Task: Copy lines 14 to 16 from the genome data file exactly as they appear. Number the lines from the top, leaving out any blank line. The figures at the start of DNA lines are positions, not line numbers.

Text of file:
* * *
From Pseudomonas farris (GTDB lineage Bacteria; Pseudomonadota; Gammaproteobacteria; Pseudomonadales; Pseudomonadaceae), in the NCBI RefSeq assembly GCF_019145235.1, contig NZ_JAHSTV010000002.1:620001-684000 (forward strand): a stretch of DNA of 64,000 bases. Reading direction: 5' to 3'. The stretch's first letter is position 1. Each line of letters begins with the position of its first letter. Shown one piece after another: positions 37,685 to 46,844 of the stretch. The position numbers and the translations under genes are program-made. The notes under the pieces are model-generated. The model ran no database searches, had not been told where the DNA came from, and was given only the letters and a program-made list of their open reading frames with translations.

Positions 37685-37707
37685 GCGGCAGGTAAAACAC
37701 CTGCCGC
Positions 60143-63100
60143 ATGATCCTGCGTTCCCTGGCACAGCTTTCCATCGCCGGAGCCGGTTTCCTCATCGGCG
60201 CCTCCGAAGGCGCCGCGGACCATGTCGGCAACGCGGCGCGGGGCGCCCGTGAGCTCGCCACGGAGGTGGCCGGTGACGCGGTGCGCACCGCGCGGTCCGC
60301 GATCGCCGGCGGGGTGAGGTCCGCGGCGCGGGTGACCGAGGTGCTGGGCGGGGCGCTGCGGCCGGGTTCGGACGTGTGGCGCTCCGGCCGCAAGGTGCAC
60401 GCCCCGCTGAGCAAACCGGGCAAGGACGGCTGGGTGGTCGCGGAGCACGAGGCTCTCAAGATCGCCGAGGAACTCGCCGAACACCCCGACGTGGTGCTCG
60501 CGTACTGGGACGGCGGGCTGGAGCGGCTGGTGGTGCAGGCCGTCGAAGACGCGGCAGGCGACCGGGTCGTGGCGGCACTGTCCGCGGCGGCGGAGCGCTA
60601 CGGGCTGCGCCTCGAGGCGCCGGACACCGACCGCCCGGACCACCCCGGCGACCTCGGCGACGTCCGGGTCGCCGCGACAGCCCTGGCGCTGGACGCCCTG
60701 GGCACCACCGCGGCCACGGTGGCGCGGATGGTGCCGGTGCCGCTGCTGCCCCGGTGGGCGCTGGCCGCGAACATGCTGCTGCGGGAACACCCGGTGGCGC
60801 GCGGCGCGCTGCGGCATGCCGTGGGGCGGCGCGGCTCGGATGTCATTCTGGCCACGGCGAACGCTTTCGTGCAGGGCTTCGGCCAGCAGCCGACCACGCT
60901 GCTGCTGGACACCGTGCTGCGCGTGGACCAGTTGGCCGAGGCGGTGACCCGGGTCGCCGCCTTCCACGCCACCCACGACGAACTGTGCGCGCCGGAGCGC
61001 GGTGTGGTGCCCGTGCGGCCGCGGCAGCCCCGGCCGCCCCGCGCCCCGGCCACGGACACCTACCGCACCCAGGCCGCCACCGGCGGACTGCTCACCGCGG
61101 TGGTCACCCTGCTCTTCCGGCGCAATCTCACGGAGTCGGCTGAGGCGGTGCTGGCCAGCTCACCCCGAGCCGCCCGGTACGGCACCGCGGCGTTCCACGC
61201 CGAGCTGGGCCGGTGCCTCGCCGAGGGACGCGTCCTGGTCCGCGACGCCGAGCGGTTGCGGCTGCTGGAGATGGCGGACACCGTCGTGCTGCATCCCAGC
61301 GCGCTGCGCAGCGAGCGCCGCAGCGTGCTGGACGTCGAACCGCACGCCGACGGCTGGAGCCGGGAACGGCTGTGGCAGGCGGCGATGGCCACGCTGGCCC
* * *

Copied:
60901 GCTGCTGGACACCGTGCTGCGCGTGGACCAGTTGGCCGAGGCGGTGACCCGGGTCGCCGCCTTCCACGCCACCCACGACGAACTGTGCGCGCCGGAGCGC
61001 GGTGTGGTGCCCGTGCGGCCGCGGCAGCCCCGGCCGCCCCGCGCCCCGGCCACGGACACCTACCGCACCCAGGCCGCCACCGGCGGACTGCTCACCGCGG
61101 TGGTCACCCTGCTCTTCCGGCGCAATCTCACGGAGTCGGCTGAGGCGGTGCTGGCCAGCTCACCCCGAGCCGCCCGGTACGGCACCGCGGCGTTCCACGC